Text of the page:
All that afternoon Frank was in a fever of excitement. He was impatient for the night to come, that he might know whether or not his attempt was to be crowned with success. A hundred things might happen to prevent it. The rebel might not come home, or the note might have been written with the intention of having it intercepted, in order to throw the one into whose hands it might fall on the wrong scent; or it might be written in cipher, and mean directly opposite to what Frank had supposed. But he consoled himself with the thought that he had done, and would still continue to do, all in his power to obey the admiral's general order, and if he failed, the blame would not rest with him.
When the sundown boat was called away, Frank, after exchanging his uniform for a citizen's dress, and his cap for a tattered slouch-hat, thrust a revolver into his pocket, stepped into the cutter, and was soon set on shore. He walked directly to the office of the provost-marshal, which was in the hotel, and finding that officer at his desk, handed him the admiral's note, which ran as follows:
"U. S. FLAG-SHIP BLACKHAWK,
"OFF ALEXANDRIA, LA., March 20, 1864.
"SIR:—Please furnish the bearer, Acting Ensign Frank Nelson, with a pass. He has important business to perform, which may detain him on shore most of the night, and it is absolutely necessary, for the successful accomplishment of his mission, that he should not be interfered with. Very respectfully, your obd't serv't.,
DAVID D. PORTER, Rear Admiral,
Com'd'g Miss. Squadron.
U. S. Provost Marshal,
"Your business must be important indeed, judging by the language of this note," said the marshal. "You shall not be troubled."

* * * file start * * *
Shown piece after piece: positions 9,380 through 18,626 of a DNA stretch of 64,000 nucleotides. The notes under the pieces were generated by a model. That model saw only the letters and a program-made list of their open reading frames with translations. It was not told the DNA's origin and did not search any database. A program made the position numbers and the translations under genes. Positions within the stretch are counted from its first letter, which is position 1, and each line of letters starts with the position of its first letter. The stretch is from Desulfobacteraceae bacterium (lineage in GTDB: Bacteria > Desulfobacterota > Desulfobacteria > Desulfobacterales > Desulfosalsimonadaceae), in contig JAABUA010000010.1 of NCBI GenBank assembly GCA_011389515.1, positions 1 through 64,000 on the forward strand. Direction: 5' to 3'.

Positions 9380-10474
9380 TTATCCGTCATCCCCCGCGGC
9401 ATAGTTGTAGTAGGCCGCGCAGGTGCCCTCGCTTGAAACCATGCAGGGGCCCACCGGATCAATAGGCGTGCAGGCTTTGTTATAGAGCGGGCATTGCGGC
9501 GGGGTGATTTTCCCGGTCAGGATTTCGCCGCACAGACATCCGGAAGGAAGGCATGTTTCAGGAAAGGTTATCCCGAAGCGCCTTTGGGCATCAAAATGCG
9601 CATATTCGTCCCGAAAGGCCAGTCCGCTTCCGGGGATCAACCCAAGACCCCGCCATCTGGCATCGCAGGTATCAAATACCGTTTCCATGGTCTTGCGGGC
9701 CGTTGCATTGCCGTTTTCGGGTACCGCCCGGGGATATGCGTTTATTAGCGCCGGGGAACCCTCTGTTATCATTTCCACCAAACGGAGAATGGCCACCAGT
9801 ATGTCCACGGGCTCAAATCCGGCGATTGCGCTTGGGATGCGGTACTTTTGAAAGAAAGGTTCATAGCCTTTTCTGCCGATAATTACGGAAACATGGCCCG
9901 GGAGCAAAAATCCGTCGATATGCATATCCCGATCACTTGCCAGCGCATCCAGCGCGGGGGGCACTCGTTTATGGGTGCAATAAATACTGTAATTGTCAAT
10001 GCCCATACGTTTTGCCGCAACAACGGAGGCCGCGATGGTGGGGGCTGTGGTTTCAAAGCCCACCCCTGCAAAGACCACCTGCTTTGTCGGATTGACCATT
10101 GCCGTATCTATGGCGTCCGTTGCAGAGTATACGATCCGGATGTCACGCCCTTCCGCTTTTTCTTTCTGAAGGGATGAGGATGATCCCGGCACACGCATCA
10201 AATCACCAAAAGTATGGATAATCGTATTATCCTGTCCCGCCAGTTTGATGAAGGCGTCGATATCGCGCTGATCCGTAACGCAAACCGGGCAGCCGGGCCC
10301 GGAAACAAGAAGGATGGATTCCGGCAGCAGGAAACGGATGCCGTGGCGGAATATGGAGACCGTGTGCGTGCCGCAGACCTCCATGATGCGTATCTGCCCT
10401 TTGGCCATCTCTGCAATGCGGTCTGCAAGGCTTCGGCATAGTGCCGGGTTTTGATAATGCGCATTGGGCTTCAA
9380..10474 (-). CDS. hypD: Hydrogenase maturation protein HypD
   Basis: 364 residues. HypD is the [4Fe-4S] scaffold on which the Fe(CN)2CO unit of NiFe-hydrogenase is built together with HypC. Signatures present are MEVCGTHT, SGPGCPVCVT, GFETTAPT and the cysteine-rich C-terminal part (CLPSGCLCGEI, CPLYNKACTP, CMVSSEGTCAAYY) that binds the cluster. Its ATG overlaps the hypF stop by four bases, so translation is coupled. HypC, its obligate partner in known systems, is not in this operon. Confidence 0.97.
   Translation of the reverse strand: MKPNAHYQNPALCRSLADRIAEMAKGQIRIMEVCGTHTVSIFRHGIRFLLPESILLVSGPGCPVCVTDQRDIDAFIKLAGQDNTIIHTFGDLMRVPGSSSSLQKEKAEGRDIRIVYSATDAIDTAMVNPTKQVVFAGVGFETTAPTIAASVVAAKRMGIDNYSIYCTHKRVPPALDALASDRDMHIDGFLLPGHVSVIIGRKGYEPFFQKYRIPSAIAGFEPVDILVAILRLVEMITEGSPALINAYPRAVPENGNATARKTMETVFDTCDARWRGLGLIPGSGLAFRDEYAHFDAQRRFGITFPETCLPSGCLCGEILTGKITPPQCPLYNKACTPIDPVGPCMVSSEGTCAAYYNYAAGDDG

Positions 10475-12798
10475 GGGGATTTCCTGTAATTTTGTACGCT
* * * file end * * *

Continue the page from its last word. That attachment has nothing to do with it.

While he was speaking he had been writing an order commanding "all guards and patrols to allow the bearer the freedom of the city, as he was under special orders from the admiral, and must not be detained."
"There," said he, after he had finished the pass and handed it to Frank. "That will take you through all right. You have my best wishes for your success."
Frank thanked him, and putting the pass carefully away in his pocket, walked out of the hotel fully satisfied on one point, and that was, if his success depended upon the good wishes of his friends, failure was impossible. He walked slowly down the street toward the place where the soldiers were encamped; for as it lacked fully an hour and a half of the appointed time, he did not wish to be seen loitering about the house, as it might excite the suspicions of its inmates, who would not fail to send word to Mr. Abbott that the house was being watched. Time moved altogether too slowly for the impatient young officer, but at length he heard the flag-ship's bell strike half-past seven, and as it had begun to grow dark, he walked toward the house, and took his station in the shadow of some trees on the opposite side of the street. At the end of an hour his patience was rewarded, for he heard the sound of approaching footsteps, and a man passed by the house. Frank knew, from the suspicious manner in which he gazed about, that if it was not the man for whom he was waiting, it was some other guilty fellow who ought to be secured. Presently he returned, and after again looking cautiously about him, ascended the steps and knocked lightly at the door, which was almost instantly opened, and a voice exclaimed: